Global: Consumers’ economic predictions for 2023
March 10th, 2023, Clifton Mark

Global: Consumers’ economic predictions for 2023

In 2022, inflation and the threat of recession led many consumers to cut their spending across sectors. Yet there have been signs from some markets that confidence is rebounding in 2023. What do global consumers foresee in the coming year? A recent YouGov survey polled 18 global markets about the likelihood of recession, of layoffs within their companies, and what kinds of economic actions they think they’ll have to take in the coming year.

The results show a mix of pessimism on the broader level (46% of respondents believe their country will go into or remain in recession) with optimism on the personal level (41% believe they’ll be able to save some of their salary). When we break down these aggregate numbers by region, however, interesting differences appear. Generally speaking, Europe and the US land on the opposite side of every question from UAE and APAC. Mexico and Canada vary depending on the question.

Will my country enter recession? Will my company have layoffs?

When asked whether they believe their country will enter recession in the next 12 months, nearly half of global respondents (46%) said that this was somewhat or very likely to happen. Canadians were the most pessimistic, with 56% predicting a recession, followed by Americans (51%) and Europeans (49%), half of whom see recession on the horizon. Respondents in the UAE and Mexico were most sanguine, with only 35% and 37% saying a recession is likely. APAC markets were relatively optimistic with only 40% saying a recession is likely. APAC (39%), UAE (55%) were also most optimistic that inflation would come under control in their countries.

On this question, Mexicans’ predictions (24% believe inflation will get under control) are more in line with Americans (20%) and Europeans (22%). All of these markets are less likely to think inflation can be controlled.

When it comes to the question of layoffs close to home, attitudes are reversed. A full third (33%) of UAE respondents and a quarter (26%) of APAC respondents believe the company they work for will start making people unemployed in the coming year. This is well-above the global average of 18%. European and American markets, by contrast, seem more optimistic with only 13% of Europeans and 14% of Americans and Canadians predicting layoffs at their company.

What economic actions will I need to take in the coming year? What will my personal economic position be?

The survey also asked what actions respondents think they will have to take in the next 12 months. On these questions, respondents in APAC and UAE think it’s more likely that they’ll need to take action by reducing spending and finding new sources of income. For example, 44% of UAE respondents and 28% of those in APAC say they’ll likely have to look for a cheaper place to live compared to only 13% of Europeans and 17% of Americans. Similarly, 58% of those in UAE and 55% of those in APAC believe they’ll need extra sources of income to maintain their standard of living compared to 31% of Europeans and 35% of Americans. Mexico and Canada fall in the middle on both of these metrics.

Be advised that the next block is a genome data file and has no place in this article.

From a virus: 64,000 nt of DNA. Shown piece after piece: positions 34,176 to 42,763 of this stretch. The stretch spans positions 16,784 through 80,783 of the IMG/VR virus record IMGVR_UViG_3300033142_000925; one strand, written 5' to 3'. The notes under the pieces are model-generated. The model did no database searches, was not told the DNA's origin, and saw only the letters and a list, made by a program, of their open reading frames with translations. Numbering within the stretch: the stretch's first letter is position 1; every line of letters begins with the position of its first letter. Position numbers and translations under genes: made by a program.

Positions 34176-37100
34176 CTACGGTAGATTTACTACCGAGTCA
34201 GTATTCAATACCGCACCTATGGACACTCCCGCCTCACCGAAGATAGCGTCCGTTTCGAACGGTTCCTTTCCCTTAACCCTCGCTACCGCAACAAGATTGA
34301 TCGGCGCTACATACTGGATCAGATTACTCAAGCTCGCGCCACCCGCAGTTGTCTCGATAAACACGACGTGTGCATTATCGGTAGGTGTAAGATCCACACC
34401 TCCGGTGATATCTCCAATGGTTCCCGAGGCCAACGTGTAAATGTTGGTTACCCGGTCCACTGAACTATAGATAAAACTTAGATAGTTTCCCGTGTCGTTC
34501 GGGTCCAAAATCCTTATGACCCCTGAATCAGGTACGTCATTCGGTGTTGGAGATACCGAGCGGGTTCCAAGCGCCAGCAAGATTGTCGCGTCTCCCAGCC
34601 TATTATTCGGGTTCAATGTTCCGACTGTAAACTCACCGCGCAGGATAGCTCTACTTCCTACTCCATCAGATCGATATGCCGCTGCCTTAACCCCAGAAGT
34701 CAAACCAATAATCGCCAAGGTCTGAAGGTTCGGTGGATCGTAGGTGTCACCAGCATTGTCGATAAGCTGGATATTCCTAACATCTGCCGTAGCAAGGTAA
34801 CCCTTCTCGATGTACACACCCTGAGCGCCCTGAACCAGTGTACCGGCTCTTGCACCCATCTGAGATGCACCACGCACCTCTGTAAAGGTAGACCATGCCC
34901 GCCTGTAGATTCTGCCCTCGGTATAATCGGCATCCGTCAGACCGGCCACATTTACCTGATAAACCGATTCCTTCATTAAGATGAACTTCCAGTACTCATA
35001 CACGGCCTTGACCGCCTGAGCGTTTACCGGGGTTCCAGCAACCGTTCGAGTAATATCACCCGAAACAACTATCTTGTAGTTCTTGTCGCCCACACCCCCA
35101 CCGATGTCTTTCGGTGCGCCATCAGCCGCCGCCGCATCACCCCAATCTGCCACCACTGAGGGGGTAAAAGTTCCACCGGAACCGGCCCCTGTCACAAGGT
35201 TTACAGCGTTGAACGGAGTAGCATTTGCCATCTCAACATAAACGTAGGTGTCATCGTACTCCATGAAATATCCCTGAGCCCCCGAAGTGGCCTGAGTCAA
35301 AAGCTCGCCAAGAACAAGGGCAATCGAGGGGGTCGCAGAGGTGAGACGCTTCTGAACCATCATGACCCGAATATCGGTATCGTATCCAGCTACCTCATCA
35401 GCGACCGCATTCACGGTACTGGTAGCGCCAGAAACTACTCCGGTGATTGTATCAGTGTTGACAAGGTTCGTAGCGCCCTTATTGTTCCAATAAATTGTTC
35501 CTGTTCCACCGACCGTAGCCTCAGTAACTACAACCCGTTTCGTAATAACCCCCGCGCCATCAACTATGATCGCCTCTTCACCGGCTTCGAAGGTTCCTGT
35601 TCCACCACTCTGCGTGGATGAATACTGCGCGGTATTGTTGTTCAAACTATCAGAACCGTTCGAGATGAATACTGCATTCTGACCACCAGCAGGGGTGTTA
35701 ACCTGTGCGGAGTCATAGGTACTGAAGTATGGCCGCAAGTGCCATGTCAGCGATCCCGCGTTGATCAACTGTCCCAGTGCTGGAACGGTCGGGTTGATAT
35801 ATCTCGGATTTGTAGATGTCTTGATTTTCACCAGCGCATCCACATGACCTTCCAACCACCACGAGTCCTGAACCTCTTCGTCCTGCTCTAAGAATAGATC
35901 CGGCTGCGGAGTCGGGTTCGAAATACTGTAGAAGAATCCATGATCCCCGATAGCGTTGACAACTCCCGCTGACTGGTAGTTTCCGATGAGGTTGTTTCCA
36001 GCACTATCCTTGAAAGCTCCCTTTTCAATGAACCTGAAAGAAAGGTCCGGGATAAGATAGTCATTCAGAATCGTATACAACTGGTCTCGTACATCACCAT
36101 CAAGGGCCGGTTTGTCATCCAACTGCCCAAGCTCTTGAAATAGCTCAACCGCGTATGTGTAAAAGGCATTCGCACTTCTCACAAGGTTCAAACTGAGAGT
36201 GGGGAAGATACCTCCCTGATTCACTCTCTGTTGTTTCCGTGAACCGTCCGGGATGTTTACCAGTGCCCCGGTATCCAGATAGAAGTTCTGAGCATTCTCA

While APAC and UAE consumers see more need to take personal economic action, they also seem more optimistic about their economic prospects. They are far more likely to say that they’ll be able to save part of their salary than Europeans and Americans (55% and 56% vs 33% and 31%) as well as more likely to be in a position to make a big purchase, such as a house or car (42% and 30% vs 19% and 20%).

APAC and UAE feel the need for action but also feel more confident in their economic position

According to the polling data, consumers in the UAE and APAC markets are more likely to feel the need to take economic action by finding more sources of income and cutting costs than are their European and American counterparts. They’re also much more likely to see layoffs on the horizon in their own companies. However, this does not amount to an overall pessimism. These same markets are also less likely to predict a global recession and more likely to believe that they’ll be able to save part of their salary and make large purchases in the coming year. By contrast, Americans and Europeans are more likely to predict a recession and show less confidence in their ability to save or make big purchases. Yet they also do not feel the need to take actions such as saving or finding new sources of income.

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Methodology:YouGov Surveys: Serviced provide quick survey results from nationally representative or targeted audiences in multiple markets. The data is based on surveys of adults aged 18+ years in 18 markets with sample sizes varying between 512 and 2,027 for each market. All surveys were conducted online in January 2023. Data from each market uses a nationally representative sample apart from Mexico and India, which use urban representative samples, and Indonesia and Hong Kong, which use online representative samples. Learn more about YouGov Surveys: Serviced.

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